Bellevue Bulletin 01/25/2019: Council’s First Session Sees Controversial Bills
We’re nearing in the 35th day of the federal government shutdown, and the Senate’s attempt to reopen the government on February 8th has failed. President Trump has since announced that he will not give the annual State of the Union address until after the government opens, but for now, the stalemate continues. After the Senate’s two failed attempts to get back into action, there’s no telling how long it will last.
Despite the shutdown, Philadelphia’s City Council had its first session of the new year. Let’s recap some of the bills that were held over from last year:
Council’s last session of the 2018 calendar year saw more than 40 bills passed but left two significant ones lying on the table. Namely, a bill that would regulate pharmaceutical sales representatives, which would require salespeople to register with the city and submit the materials they intend to distribute to any healthcare providers or office workers, as well as prohibiting them from giving out free samples, including dinners, to doctors. Despite the holding of this bill last season, Council has said it’s committed to bringing it back to the table in the 2019 season. Supporters of the bill say that the regulations within the bill are needed to address the role of “aggressive marketing” in the city’s ongoing opioid crisis. However, those within the pharmaceutical industry have expressed concern about the ordinance, namely that it discourages connections made in Philadelphia by researchers, scientists, and healthcare providers. At the moment, it’s unclear if this bill will really do much, if anything, to combat the opioid epidemic. The bill was set to be brought back to the table on Thursday but was absent. Does the bill now contain some amendments? Stick with us and we’ll tell you everything we know.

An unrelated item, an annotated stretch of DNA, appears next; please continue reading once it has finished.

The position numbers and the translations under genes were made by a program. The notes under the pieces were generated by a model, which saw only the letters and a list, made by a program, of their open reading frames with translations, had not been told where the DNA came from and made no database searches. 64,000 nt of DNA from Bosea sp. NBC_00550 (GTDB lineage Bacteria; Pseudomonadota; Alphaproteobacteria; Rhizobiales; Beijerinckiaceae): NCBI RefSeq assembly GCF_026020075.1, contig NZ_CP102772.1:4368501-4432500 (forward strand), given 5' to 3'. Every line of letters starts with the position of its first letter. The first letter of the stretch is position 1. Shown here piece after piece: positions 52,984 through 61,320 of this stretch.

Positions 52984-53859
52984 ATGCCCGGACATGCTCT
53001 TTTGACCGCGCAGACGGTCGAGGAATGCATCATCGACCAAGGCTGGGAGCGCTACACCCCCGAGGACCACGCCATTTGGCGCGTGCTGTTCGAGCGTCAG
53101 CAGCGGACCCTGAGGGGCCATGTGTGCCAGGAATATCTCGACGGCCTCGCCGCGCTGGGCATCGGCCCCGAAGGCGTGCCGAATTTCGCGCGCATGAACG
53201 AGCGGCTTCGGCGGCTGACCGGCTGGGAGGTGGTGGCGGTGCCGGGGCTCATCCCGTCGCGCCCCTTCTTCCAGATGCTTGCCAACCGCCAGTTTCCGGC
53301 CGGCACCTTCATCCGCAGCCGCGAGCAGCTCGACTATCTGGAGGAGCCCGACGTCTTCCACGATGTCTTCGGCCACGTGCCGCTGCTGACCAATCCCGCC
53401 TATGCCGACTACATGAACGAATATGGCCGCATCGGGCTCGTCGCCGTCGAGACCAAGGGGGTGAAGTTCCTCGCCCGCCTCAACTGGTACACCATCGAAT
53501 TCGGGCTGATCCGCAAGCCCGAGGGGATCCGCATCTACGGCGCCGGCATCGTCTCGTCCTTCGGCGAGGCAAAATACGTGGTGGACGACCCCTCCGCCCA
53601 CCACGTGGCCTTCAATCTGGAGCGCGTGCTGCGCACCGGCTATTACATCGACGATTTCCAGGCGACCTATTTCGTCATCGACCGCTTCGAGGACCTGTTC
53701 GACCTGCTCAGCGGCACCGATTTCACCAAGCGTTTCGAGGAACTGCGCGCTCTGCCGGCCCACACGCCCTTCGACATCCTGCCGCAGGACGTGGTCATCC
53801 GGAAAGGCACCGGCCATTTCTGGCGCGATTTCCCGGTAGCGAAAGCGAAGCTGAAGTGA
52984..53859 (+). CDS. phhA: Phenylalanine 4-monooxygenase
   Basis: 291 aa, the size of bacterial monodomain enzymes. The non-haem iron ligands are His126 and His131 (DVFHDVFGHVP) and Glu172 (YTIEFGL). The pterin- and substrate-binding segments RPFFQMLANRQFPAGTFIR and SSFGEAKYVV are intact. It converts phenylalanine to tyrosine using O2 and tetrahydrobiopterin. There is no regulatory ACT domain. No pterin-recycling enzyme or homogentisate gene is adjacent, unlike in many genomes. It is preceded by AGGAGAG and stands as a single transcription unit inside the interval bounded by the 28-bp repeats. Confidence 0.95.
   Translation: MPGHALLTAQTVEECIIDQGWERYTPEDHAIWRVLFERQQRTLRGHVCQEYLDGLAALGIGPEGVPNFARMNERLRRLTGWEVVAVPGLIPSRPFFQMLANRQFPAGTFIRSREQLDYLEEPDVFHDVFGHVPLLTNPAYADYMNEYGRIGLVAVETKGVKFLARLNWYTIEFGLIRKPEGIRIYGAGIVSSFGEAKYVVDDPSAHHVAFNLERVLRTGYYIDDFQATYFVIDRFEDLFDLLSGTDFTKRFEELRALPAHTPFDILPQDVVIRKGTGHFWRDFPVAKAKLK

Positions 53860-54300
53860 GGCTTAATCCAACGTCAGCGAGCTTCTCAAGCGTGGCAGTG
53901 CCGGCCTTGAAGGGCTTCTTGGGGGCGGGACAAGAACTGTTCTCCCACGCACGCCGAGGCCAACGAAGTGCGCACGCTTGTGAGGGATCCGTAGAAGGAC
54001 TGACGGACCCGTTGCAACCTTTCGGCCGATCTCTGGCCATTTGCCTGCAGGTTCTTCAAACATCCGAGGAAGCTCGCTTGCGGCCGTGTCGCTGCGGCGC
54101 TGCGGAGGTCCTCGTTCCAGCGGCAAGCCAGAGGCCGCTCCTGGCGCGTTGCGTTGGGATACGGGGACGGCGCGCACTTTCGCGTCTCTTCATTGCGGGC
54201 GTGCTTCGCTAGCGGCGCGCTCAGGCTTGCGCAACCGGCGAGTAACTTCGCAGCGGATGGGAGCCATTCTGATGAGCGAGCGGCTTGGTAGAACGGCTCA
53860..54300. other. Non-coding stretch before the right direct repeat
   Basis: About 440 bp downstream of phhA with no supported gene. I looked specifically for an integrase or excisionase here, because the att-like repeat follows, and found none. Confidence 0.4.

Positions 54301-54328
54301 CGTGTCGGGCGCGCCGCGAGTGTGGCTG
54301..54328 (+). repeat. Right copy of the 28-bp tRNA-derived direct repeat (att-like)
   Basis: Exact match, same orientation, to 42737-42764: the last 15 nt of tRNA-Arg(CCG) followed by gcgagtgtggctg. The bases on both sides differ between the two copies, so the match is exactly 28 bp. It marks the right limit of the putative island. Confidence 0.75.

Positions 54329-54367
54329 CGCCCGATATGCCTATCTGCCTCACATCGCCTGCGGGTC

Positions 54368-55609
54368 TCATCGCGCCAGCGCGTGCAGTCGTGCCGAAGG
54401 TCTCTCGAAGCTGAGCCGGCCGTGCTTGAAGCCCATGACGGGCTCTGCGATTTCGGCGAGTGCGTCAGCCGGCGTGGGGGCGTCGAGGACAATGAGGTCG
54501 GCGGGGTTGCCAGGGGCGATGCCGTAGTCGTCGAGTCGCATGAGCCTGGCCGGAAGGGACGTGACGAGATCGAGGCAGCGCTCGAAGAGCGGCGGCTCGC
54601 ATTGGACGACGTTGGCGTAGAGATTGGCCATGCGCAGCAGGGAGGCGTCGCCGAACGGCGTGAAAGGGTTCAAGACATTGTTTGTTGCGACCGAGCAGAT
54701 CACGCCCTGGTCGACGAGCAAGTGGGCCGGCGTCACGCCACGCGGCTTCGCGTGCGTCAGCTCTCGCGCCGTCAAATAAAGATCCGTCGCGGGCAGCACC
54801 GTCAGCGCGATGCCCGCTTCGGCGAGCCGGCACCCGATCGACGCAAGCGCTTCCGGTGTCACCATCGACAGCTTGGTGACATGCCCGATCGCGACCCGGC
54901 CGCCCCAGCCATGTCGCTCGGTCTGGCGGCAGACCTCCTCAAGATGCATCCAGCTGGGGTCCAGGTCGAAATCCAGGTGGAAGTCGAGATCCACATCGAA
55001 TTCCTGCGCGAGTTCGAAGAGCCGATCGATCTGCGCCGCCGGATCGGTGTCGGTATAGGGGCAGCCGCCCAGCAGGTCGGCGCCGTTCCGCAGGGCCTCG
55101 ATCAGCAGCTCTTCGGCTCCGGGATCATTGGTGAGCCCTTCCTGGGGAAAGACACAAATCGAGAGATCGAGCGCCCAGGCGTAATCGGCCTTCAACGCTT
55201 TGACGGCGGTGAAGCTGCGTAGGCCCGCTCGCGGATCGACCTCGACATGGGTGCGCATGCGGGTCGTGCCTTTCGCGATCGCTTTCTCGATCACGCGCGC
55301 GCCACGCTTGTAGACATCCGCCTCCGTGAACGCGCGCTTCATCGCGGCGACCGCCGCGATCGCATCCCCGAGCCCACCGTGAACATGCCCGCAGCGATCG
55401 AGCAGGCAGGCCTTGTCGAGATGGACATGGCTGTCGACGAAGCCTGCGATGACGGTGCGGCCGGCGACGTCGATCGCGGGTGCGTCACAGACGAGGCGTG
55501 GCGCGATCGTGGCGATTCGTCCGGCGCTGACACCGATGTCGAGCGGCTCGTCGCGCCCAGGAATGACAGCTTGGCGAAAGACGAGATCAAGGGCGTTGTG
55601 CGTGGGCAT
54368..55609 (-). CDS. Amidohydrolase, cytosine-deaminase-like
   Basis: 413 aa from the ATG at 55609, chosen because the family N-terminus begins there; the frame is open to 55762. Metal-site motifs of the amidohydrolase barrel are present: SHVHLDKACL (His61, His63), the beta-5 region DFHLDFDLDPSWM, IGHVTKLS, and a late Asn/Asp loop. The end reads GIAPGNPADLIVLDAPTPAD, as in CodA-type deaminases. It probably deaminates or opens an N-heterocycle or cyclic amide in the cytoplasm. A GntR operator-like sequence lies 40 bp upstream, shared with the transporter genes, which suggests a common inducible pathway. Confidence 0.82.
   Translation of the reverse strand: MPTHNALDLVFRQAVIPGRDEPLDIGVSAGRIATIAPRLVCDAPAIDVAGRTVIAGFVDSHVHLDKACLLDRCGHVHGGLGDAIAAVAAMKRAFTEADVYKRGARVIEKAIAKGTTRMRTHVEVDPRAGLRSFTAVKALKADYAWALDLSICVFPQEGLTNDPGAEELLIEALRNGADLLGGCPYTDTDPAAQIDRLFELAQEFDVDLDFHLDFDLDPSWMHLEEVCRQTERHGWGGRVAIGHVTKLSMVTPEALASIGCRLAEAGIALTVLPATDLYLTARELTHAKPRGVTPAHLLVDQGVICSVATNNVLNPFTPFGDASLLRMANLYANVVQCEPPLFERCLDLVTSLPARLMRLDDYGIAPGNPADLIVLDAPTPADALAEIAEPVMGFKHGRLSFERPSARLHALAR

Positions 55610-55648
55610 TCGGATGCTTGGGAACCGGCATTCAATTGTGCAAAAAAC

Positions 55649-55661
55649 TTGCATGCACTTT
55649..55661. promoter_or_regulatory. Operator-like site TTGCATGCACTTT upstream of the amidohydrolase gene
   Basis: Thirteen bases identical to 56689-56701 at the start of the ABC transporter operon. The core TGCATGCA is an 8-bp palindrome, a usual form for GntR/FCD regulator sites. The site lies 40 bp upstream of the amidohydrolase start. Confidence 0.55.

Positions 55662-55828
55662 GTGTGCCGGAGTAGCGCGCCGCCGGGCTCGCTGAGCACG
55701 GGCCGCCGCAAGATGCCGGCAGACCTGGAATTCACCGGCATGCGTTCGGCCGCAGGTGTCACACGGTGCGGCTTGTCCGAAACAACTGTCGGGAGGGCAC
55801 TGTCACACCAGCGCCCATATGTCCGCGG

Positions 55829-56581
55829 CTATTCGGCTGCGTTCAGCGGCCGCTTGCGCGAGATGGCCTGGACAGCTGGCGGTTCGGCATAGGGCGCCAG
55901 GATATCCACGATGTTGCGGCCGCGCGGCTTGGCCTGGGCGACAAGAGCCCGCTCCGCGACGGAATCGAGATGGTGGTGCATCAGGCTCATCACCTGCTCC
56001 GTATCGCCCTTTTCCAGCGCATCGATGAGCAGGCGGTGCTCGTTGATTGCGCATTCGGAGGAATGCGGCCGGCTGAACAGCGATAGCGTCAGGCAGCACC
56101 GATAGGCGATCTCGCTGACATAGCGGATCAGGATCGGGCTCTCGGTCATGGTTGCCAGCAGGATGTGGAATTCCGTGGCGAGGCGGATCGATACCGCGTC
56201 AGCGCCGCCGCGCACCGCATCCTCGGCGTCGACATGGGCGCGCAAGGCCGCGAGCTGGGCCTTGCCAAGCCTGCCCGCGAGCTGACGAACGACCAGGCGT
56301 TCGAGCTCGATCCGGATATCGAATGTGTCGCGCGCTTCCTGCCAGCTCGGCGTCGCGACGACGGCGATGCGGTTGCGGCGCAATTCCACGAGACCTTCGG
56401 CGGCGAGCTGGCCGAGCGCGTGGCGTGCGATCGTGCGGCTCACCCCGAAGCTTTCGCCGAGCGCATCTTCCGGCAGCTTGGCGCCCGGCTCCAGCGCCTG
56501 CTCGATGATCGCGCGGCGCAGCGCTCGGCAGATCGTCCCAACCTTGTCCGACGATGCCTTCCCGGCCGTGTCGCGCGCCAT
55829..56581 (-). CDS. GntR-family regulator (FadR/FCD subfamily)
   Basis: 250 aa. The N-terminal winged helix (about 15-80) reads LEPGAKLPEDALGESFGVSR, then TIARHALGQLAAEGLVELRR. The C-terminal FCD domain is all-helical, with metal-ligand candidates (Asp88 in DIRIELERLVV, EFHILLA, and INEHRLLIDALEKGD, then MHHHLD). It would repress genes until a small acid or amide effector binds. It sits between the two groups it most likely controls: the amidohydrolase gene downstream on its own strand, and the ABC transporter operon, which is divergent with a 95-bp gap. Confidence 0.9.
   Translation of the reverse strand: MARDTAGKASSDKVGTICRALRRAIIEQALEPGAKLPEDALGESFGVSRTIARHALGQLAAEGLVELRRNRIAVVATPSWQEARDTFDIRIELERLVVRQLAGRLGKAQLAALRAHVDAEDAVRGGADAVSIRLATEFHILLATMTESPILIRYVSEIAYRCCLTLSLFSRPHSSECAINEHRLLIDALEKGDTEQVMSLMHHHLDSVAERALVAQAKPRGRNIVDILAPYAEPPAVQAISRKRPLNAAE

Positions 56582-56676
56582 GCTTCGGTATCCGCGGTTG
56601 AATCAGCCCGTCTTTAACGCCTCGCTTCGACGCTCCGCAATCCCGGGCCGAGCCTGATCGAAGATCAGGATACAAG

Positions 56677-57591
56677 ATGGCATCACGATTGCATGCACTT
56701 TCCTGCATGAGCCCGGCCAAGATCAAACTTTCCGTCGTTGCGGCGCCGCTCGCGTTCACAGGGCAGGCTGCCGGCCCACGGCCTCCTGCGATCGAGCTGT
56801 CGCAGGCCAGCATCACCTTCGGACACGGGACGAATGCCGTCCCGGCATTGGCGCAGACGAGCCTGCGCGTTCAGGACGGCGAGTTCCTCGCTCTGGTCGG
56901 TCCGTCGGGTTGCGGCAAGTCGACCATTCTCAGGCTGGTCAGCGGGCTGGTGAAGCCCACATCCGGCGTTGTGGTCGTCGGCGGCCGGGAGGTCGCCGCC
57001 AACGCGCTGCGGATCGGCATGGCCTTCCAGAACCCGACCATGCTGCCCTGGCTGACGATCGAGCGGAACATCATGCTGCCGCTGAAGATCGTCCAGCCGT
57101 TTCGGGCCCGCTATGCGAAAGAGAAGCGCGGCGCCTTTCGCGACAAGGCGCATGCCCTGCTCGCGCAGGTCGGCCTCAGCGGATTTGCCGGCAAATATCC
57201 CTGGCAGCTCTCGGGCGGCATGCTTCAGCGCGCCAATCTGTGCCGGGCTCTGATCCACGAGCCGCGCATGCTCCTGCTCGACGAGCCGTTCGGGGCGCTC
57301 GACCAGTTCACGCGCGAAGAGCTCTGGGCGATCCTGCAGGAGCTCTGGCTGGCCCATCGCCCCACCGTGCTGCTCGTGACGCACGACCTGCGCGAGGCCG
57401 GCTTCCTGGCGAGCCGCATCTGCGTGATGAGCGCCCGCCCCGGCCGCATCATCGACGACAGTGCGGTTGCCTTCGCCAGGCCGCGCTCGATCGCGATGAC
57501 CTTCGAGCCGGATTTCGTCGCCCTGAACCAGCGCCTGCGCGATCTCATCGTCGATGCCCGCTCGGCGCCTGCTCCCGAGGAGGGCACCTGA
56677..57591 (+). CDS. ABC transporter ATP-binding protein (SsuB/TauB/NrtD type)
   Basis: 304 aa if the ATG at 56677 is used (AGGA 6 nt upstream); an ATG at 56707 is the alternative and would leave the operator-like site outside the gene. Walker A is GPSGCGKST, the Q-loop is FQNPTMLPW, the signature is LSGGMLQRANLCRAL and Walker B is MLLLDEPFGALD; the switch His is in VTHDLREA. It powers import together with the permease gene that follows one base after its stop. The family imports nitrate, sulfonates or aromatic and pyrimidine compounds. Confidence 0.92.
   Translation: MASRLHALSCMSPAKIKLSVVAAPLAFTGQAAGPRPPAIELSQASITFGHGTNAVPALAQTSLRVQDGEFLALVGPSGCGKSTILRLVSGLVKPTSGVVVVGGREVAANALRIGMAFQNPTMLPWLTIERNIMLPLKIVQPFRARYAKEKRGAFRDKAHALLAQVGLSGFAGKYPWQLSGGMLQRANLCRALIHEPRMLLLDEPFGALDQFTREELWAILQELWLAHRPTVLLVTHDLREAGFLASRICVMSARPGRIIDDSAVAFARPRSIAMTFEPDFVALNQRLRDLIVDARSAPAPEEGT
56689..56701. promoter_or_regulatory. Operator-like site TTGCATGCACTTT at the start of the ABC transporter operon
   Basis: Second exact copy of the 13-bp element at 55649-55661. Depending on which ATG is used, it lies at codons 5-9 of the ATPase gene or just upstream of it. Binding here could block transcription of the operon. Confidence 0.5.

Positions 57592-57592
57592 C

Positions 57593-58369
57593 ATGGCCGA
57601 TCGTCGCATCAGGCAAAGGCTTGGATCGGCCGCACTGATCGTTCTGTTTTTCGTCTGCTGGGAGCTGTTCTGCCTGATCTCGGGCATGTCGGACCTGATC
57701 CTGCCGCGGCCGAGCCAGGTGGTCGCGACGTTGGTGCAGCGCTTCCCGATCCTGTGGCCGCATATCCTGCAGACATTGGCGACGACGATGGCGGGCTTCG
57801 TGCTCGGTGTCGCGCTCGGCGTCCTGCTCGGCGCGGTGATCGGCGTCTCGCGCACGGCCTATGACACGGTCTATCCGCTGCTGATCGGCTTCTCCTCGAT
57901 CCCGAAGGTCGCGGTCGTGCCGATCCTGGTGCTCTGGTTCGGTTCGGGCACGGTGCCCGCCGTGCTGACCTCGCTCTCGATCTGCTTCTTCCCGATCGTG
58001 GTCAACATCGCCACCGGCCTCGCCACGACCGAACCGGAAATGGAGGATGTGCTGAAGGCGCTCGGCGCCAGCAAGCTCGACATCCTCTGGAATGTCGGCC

In other news, Philadelphia has developed a new process for halting land sales. The Philadelphia Redevelopment Authority has put the emergency brake on a large portion of public land sales it had been attempting to make after a report from the Philadelphia Inquirer revealed significant political meddling. The majority of land owned by the city has been sold through an obscure process that depends on the approval of the Vacant Property Review Committee. The PRA, however, is the final step in executing the title transfers on all sales, but have since frozen all VPRC-related transfers since November 20th. A single, streamlined system is now in the works.
Follow us on Twitter @PhillyAdvocates to stay updated throughout the shutdown and the new year!
Additionally, if you are a federal worker or looking for some ways to help out, the Philadelphia Inquirer has created a comprehensive guide of where to find help, and how to help. Check it out here.